Piercing aftercare

During the piercing process, a deep wound is created that needs time to heal. The speed of healing depends on the location of the piercing, the type of metal used, the expertise of the piercer, and the quality of aftercare. With proper care, it takes 4 to 12 weeks for the wound to heal.

During the healing process, follow these guidelines:
• Touch the piercing as little as possible.
• Do not apply any ointment or disinfectant such as Sterilon® or Betadine® to the wound (unless otherwise instructed by a doctor).
• Keep hairspray, gel, or other products away from an ear piercing.
• Avoid using plasters over the piercing (except temporarily during sports).
• Do not wear tight or dirty clothing over the piercing.
• Avoid (bubble) baths, swimming pools, saunas, and steam baths.
• Never remove the piercing yourself.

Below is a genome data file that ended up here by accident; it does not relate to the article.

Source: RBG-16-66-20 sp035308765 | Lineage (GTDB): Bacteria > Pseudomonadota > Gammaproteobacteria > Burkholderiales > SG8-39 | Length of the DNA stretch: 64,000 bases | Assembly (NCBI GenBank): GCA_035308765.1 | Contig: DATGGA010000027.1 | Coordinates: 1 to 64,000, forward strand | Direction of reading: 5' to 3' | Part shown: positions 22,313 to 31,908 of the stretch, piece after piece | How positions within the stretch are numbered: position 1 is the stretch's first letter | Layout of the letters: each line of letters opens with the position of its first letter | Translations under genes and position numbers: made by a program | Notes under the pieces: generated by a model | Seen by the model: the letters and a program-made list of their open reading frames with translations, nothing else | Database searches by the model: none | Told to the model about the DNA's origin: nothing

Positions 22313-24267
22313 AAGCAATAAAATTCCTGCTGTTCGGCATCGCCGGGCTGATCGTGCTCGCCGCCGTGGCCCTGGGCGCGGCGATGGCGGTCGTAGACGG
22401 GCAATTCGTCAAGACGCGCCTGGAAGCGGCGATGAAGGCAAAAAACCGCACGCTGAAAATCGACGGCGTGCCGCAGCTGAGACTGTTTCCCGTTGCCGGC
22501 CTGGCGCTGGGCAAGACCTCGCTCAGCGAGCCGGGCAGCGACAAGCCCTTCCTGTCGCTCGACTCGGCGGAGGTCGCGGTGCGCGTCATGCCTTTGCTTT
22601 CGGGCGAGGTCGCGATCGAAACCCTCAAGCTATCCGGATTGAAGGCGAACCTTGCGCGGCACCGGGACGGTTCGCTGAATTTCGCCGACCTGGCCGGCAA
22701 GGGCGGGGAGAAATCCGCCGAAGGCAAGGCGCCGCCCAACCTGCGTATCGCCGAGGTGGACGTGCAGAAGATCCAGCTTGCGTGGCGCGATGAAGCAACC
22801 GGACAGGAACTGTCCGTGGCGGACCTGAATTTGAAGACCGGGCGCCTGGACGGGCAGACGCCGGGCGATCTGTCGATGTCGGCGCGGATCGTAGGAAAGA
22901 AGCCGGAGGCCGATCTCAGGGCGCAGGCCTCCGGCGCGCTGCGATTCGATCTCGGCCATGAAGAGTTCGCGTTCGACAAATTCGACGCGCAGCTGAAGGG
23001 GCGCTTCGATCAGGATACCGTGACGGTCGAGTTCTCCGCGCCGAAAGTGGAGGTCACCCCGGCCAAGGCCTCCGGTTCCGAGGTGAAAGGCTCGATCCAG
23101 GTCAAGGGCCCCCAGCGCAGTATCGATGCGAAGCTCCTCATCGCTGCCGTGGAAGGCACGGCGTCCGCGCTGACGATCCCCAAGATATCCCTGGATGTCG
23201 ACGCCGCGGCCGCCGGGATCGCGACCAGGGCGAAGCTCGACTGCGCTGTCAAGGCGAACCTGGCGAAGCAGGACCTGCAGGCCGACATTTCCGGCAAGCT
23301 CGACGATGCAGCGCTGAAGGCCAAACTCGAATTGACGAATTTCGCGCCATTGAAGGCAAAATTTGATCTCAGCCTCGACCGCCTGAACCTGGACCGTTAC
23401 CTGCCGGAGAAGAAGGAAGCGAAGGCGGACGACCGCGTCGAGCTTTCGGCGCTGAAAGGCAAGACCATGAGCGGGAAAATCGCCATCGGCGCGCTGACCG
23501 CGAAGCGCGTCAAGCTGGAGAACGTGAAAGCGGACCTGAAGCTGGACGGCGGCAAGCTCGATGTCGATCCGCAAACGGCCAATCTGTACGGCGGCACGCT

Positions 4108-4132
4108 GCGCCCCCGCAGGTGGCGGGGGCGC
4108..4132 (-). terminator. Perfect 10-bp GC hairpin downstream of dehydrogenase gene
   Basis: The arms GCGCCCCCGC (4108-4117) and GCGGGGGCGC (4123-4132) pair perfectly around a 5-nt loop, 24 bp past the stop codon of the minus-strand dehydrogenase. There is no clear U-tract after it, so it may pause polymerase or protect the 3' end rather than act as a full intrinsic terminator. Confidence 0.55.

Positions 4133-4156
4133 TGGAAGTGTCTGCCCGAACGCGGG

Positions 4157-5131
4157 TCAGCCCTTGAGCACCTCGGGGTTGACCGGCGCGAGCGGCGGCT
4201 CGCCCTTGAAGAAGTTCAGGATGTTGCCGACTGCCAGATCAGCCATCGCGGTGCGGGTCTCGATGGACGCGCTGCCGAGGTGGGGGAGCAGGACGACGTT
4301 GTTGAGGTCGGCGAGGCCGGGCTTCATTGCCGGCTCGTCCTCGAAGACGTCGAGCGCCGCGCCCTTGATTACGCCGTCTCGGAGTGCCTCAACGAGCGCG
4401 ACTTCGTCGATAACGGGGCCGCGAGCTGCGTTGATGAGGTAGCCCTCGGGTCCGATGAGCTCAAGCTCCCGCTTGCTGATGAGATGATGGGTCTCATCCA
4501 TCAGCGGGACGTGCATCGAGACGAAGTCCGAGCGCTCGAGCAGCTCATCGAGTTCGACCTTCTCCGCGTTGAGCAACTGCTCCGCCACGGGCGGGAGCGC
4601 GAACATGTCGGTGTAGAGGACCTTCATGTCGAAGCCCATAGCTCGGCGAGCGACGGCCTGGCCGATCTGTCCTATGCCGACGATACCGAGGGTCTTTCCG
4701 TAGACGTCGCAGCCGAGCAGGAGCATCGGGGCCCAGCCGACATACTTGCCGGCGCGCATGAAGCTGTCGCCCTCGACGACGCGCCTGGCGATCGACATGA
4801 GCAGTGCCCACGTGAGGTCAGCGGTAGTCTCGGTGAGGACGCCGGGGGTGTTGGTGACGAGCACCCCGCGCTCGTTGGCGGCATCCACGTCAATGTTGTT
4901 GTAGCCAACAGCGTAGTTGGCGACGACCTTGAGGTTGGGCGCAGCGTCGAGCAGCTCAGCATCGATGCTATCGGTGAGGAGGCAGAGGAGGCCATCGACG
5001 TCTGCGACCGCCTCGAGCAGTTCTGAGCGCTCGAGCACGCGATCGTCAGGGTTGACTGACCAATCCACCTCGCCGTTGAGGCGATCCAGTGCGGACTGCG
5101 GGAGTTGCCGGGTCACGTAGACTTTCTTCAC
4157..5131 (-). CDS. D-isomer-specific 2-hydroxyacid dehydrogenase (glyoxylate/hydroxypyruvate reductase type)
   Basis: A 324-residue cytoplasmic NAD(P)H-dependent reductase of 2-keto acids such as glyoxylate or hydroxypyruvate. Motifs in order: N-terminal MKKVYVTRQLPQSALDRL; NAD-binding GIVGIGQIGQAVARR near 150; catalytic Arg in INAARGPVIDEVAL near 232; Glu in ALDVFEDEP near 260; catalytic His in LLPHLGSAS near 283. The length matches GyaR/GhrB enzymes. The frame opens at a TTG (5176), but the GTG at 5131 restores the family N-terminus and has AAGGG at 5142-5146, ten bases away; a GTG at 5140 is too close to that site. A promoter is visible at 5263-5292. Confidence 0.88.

For oral piercings, also pay attention to the following:
• Avoid kissing and oral sex during the healing process.
• Regularly brush your teeth, preferably with a saltwater-based toothpaste, and use mouthwash based on a chlorhexidine solution if necessary.

For genital piercings, also pay attention to the following:
• Drink a glass of water about one hour before cleaning your genital piercing. This will help flush soap residues faster after washing. Soap in the urethra can cause a urinary tract infection.
• Always protect genital piercings during sexual contact with an extra strong condom (e.g., a condom for anal sex) or a dental dam. Preferably, avoid sexual contact during the healing process.

Note: The skin around your piercing may become red and swollen immediately after piercing. This is normal.

However, contact your doctor if:
• you are concerned about the healing process;
• you become ill or develop a fever within a few days after getting the piercing;
• physical symptoms such as itching and redness have not improved within 48 hours after getting the piercing;
• you suddenly experience new symptoms or the symptoms worsen 24 hours after getting the piercing;
• you want to remove the piercing during the healing process (e.g., due to discomfort or signs of rejection or migration).